Nefertiti | January 2024
The Nefertiti writing desk is usually recalled as one of the first furnishings in the history of design made with decorative plastic laminate. Sottsass designed it in 1967 as part of the research for Abet Print started a few years earlier with the maquettes for the Superboxes. Poltronova produced the Nefertiti in 1968 and kept it in its catalog for about ten years, although very few examples were actually build and sold. Starting in 1969, Superstudio’s Misura laminates achieved greater commercial success through the Quaderna series for Zanotta, still in production. Today, observing these and other attempts to ‘neutralize’ design through the invention of a flat, continuous and isotropic surface, it is striking the highly symbolic and iconic character of the objects produced: almost the opposite of the designers’ intentions. This aspect is particularly evident if we browse the catalog that promoted them, ‘Elementi. L’invenzione della superficie neutra’ and the works by Archizoom, Ettore Sottsass, and Superstudio.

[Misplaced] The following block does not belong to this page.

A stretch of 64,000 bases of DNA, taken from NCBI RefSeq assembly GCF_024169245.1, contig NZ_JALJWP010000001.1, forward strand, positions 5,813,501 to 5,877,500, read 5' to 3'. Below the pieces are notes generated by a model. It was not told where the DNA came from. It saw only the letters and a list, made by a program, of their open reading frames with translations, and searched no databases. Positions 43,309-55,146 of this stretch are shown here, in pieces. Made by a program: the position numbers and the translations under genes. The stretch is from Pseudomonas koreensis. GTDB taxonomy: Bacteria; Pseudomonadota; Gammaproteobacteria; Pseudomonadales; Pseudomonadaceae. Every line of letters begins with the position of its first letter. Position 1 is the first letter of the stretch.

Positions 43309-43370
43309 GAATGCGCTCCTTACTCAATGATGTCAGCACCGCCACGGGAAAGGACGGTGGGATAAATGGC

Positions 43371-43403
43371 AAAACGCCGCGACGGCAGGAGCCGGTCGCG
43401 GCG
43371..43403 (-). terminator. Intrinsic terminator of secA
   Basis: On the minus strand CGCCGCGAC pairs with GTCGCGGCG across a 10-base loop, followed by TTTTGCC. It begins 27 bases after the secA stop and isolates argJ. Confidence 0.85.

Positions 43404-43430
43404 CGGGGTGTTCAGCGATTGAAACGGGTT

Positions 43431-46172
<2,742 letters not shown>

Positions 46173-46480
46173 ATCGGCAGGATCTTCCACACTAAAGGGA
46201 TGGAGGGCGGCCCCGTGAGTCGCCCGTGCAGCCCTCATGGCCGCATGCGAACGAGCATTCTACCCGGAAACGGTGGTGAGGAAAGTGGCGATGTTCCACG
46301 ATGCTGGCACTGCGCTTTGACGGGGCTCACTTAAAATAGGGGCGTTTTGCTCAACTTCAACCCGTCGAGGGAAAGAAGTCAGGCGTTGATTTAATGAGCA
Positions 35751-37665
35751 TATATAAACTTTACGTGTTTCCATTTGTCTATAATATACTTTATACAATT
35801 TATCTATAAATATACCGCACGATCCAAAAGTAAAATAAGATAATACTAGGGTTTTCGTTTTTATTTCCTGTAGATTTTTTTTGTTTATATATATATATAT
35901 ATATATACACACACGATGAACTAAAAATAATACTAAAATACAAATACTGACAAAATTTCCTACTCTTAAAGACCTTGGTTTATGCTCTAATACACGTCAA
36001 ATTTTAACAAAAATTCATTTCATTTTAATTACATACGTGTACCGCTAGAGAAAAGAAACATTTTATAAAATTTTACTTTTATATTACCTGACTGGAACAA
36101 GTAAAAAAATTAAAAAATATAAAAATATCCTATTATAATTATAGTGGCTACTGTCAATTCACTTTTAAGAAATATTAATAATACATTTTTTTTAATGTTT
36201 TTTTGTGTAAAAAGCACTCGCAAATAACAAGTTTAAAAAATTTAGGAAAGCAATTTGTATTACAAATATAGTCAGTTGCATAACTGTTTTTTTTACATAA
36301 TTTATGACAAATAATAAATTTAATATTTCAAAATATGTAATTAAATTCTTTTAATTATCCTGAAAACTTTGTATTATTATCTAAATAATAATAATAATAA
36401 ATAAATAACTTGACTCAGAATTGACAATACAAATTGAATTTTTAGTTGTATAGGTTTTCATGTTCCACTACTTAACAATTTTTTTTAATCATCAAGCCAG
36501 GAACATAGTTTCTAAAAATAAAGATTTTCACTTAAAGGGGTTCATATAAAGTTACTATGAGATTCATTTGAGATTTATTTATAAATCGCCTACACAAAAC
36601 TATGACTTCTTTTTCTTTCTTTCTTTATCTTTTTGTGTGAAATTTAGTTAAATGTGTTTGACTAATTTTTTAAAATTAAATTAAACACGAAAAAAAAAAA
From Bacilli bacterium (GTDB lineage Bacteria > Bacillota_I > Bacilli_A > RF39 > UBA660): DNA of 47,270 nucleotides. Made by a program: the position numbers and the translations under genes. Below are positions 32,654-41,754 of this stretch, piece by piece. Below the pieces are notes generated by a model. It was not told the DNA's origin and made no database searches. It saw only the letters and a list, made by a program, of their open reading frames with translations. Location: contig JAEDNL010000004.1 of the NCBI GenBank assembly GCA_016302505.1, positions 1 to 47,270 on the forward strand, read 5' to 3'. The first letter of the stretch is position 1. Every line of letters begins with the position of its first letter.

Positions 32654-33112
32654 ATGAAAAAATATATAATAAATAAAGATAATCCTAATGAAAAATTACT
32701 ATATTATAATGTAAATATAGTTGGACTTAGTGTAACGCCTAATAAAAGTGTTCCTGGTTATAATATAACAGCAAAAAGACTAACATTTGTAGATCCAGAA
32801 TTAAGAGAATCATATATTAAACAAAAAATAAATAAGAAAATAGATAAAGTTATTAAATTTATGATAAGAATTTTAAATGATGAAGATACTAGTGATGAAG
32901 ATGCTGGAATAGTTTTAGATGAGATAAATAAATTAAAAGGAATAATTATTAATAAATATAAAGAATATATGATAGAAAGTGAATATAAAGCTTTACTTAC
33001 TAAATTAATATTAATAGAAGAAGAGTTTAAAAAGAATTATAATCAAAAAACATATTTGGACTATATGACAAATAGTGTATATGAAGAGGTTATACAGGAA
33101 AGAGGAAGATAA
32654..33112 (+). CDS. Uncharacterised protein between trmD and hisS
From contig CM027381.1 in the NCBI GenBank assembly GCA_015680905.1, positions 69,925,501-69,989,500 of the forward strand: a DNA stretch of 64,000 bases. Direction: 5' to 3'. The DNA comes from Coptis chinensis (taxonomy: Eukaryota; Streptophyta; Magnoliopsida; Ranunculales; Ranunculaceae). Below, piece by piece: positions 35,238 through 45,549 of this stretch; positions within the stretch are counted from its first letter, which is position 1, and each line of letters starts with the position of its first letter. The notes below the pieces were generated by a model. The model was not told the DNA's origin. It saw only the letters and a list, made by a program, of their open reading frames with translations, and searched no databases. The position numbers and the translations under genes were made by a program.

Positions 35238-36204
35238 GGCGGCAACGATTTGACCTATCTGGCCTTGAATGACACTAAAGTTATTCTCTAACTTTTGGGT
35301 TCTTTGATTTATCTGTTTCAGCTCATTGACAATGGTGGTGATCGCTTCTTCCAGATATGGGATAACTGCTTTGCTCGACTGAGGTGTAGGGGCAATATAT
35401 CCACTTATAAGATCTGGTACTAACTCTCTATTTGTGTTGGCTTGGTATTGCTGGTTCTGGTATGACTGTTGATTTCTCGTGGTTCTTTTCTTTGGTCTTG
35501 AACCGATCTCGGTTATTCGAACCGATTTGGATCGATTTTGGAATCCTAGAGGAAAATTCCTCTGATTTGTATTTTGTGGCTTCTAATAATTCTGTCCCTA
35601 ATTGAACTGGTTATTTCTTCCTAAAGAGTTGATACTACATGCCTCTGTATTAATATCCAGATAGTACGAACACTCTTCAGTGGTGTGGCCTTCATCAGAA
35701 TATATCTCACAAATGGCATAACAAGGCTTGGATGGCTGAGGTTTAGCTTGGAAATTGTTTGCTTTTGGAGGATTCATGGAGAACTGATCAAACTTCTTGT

Starting from January 2024 Simone Begani will show some Abet Print plastic laminate furnishings from the 1960s. Alongside the Nefertiti and the different versions of the Quaderna, the gallery displays objects and lamps that testify the research on furnishing of those years, such as in the Yantra series and the lamps produced by Poltronova. In Florence the research on light was carried out in a particular way by Andrea Bellosi, a designer closely linked to the radical movements, but in many respects more distant and lateral. To retrace some episodes of his work, the gallery exhibits lamps and mirrors by Bellosi made between the 1970s and the early 2000s, all prototypes or made in small self-produced series, such as the better-known Arc-en-ciel from 1978.
ETTORE SOTTSASS, Nefertiti, Poltronova 1968
SUPERSTUDIO, Quaderna, Zanotta 1969
ANDREA BELLOSI, Push, 2011
ANDREA BELLOSI, Arc-en-ciel, 1978
ETTORE SOTTSASS, Asteroide, Poltronova 1968